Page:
Decoding the Buzz around Internet of Things

By Sanjay Prasad, Founder & Director, Thoughtapult Innovations

Imagine arriving home from work in your self-driven car and unlocking your home with just a tap on your smartphone screen. The door opens and the lights and AC start working the moment you enter. Your electric kettle has finished heating up your coffee, and you find that your washing machine has finished washing your week’s laundry. And while you are busy finishing off your chores, you don’t have to worry about the lights or the AC in the living room. Your home is smart enough to control all the devices by itself.

Living like this would seem like a dream; but it isn’t! This is among the very few things that Internet of Things (IoT) has achieved in the short span that it has been around. Surprised, aren’t you? Well, for the uninitiated, there’s more good news.

What is the Internet of Things?

IoT is a network of smart devices that are capable of interacting with each other. The devices, embedded with electronics, software, and sensors, collect and transmit data. IoT brings together the various dependent parameters in the physical world and connects them virtually over the internet. And this is what gives IoT its asset of bridging the physical barriers to improve the efficiency and effectiveness of our everyday lives. 

Be it smart grids, smart homes, heart monitors, farm monitoring devices, fitness trackers, or intelligent transportation, IoT has sprouted in every technological field, and is winning people and businesses over with its ease of use and abilities. There are about 4 billion connected devices out in the world currently, and this number is projected to grow over six times by 2020. 

Although connected devices already existed in the world, the term ‘Internet of Things’ made them popular on a global scale. Kevin Ashton, Co-founder of the MIT Auto ID centre, coined this term for a network of objects connected to the Radio-Frequency Identification (RFID) technology that he helped develop.

What are the industries it is currently being used in?

IoT is a network of advanced devices and systems connected over a specified network protocol and is key to automating a variety of processes in diverse fields. The current applications of IoT range from home and vehicle automation to healthcare, energy, manufacturing, and agricultural processes. 

The home automation products feature thermostats that monitor electricity consumption and help reduce electricity bills. Some products also control everything from lighting, security, and entertainment, apart from heating and cooling systems. Even major firms with offices around the globe manage their security, climate, and electricity usage of their buildings through IoT.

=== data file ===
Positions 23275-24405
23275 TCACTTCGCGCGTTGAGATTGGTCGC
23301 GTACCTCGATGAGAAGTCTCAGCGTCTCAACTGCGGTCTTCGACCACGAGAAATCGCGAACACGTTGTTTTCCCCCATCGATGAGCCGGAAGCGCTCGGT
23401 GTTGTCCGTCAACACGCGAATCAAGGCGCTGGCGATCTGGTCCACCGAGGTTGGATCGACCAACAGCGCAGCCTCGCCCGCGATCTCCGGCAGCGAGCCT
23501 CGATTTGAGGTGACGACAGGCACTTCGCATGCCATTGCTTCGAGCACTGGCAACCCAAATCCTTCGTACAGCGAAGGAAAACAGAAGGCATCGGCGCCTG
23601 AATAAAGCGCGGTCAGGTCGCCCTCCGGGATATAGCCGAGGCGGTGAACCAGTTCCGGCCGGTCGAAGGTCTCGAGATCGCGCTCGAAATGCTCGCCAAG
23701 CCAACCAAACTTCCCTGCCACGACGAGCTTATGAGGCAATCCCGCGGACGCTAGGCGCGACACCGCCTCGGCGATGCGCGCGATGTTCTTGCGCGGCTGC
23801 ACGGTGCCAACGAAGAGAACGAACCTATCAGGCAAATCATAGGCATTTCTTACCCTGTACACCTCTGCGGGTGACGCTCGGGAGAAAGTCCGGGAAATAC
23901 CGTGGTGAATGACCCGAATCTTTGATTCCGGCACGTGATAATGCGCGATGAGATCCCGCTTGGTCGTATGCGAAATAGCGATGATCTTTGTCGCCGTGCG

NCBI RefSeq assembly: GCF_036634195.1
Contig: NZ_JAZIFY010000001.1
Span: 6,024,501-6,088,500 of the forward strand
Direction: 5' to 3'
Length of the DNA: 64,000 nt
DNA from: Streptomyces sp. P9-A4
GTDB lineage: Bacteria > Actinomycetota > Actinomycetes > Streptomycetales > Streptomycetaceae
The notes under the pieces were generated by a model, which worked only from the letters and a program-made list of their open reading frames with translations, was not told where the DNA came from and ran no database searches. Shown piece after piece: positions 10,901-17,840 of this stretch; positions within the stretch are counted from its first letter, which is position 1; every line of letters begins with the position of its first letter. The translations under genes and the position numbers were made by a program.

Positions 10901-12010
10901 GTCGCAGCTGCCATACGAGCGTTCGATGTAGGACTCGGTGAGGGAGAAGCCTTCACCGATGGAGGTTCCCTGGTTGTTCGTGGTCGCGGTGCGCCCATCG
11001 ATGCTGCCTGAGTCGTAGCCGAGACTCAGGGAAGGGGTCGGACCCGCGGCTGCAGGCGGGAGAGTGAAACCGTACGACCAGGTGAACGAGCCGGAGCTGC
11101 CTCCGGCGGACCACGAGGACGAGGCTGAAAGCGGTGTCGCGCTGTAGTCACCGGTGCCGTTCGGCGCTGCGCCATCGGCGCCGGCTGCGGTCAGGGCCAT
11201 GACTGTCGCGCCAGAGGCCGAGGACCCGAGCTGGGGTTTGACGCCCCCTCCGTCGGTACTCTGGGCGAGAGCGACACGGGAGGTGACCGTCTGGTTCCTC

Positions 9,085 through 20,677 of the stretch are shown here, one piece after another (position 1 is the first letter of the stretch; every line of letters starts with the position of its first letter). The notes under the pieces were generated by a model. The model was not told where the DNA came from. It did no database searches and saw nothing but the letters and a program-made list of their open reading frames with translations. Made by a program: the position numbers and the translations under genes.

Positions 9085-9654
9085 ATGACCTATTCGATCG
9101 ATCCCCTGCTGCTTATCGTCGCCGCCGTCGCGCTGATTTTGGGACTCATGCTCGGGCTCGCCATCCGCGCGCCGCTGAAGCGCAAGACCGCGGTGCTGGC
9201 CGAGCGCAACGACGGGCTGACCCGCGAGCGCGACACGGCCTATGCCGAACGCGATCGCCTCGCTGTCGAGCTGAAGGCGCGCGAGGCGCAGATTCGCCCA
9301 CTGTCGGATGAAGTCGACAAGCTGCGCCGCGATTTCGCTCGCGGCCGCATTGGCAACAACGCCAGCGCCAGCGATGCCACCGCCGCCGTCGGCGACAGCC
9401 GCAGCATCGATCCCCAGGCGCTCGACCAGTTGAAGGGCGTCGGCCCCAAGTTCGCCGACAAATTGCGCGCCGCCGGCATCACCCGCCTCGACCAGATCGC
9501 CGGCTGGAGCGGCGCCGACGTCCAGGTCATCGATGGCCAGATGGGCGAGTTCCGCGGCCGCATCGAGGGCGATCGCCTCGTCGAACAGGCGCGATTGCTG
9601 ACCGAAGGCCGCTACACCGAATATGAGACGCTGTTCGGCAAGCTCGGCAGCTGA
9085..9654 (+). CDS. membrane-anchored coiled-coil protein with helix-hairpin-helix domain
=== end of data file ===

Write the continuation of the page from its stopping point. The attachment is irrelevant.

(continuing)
Cities equipped with IoT devices have managed to streamline and reduce the vehicular traffic on the roads and also reduced environmental pollution. Smart street lights that switch on only when movement is detected, now save millions in electricity bills. 

Manufacturing isn’t far behind. Manufacturing plants, equipped with sensors can easily identify bottlenecks. While this helps in avoiding delivery delays, it also reduces the need for man-power, and thereby reducing the manufacturing time. 

In addition to chips that monitor heart health, daily fitness tracker devices can now monitor sleep patterns, water consumption, diet, and exercise, virtually maintaining your life’s health record.

IoT has significantly helped agriculture as well. Be it machines that track soil temperature and humidity, or those that track fields to control pests using natural measures, Internet of Things is making huge strides in your laidback farm environment as well.

What are the challenges that IoT faces?

While the field has been making unbelievable progress, it also faces many hassles due to the lack of protocol or a controlling body. There is currently no accepted standard for the network that IoT devices communicate in. So, the devices face a challenge of interoperability with others in the same spectrum. The lack of collaboration might itself cause setbacks in the technological innovation of IoT devices. 

In addition to this, the devices find themselves at the core of security challenges; IoT devices, with the huge amount of personal data that they transmit over the internet need to be secure in order to ensure that the user data isn’t compromised. 

What is the future of IoT?

While IoT shows all the signs that it is here to stay, the pace of development also depends on the related technologies such as cloud computing and big data. Cloud technology, with the ability to connect a huge number of devices, is developing rapidly and will play a huge role in the growth of IoT devices. Big-Data, a technology that processes huge chunks of different types of data from various sources, also plays a crucial role, as it manages the data that IoT devices generate.

Internet of Things, with its ability to develop a connected world can make life simpler for everyone, be it individuals, firms, or governments. The integration of technology into our everyday lives can only help reduce bottlenecks and make the world an improved and safer place. While IoT is definitely here to stay, only time will tell if this is, in fact, the major technological revolution that it is proclaimed to be. 

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